What caught our eye last week was the dramatic fall in our Morgan Stanley Business Conditions Index which plummeted 21 points to a level of 35 in December, the lowest level since February 2016 (Exhibit 3). This index tends to move coincidentally with PMIs. It’s also the same signal that the relative performance of defensive equites vs. their cyclical counterparts have been sending for some time (Exhibit 4). Both indicators are telling us we may have an imminent collapse in the PMIs when the December data come out in early January.
After a short discussion that finds Wilson comparing the scope of de-rating (i.e., multiple contraction) across sectors, Mike talks a bit about positioning and reiterates all of the things we and plenty of others have documented recently about the rather astonishing de-grossing/de-netting/de-beta’ing that took place during the October drawdown and he also discusses the recent retail exodus.
“It’s fairly amazing how fast sentiment and positioning have changed since the end of September in both the institutional and retail investment communities”, he marvels, on the way to documenting recent trends from the bank’s wealth management unit where he says he’s “rarely seen such high levels of cash.”
The good news is, folks have finally woken up and the concurrent washout/purge might have set us up for a rally. “Our Equity Risk Indicator has been firmly in negative/’fear’ territory now for most of this year”, Mike says, adding that “with both buyside and sellside expectations now more realistic about next year and stock prices reflecting that, we think we are finally setup for a rally, something we have avoided all fall.”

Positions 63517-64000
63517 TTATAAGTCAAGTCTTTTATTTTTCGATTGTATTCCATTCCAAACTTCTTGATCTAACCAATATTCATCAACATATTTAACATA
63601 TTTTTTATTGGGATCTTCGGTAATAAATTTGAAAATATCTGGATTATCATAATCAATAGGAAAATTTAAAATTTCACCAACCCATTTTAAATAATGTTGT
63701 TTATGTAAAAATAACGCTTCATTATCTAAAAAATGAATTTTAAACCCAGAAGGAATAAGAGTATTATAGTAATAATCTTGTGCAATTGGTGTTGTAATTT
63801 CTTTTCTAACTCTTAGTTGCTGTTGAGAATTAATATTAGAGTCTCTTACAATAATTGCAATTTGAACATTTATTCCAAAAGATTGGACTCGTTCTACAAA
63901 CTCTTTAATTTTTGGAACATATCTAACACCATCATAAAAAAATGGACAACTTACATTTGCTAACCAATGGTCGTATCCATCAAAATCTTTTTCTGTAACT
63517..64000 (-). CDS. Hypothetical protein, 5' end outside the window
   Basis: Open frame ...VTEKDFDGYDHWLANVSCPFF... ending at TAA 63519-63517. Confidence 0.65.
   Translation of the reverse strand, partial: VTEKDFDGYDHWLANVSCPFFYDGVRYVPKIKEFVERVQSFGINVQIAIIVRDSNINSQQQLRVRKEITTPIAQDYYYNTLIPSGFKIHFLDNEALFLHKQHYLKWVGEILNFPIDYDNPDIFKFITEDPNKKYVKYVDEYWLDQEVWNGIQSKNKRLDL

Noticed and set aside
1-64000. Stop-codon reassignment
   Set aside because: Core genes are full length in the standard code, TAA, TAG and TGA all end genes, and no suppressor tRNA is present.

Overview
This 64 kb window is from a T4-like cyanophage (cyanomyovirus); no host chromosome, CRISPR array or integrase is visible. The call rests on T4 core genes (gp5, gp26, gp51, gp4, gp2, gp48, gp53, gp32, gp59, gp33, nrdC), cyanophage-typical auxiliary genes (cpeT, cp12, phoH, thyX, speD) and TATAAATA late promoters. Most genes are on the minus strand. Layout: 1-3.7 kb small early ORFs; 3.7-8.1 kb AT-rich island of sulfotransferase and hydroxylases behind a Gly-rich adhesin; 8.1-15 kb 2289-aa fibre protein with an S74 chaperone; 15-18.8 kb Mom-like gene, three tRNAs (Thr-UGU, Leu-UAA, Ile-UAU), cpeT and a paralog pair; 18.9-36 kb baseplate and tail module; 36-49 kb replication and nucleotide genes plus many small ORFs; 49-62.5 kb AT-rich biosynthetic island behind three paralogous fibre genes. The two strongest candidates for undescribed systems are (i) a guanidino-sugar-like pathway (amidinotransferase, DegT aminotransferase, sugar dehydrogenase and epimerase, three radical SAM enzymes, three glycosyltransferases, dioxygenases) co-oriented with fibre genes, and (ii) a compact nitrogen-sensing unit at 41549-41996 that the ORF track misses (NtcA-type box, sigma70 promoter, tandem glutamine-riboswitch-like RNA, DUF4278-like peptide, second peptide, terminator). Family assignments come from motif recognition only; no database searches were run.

Finally, on page 10, Mike delivers the glorious conclusion which essentially finds him rhetorically asking if you’ll ever doubt him again. To wit:
The bottom line is that many of the things we have been concerned about all year– tightening financial conditions, peaking growth and margin risk– are now more acknowledged by the consensus. We also hear our narrative being bandied around both in the media and from clients. No longer do we get much pushback on our concerns. In fact, many clients are starting to ask us if we’re bearish enough!
Oh, and speaking of “bears”, Wilson wants you to know that none of this – not a single, solitary bit of it – has anything to do with football.
We’ve had a defensive bias for a large part of this year, both in and out of the markets (the best game of the NFL season was the defensive focused Rams-Bears game, not the Madden-esque Rams-Chiefs face off and no, our view is not influenced by our Chicago Bears fanaticism).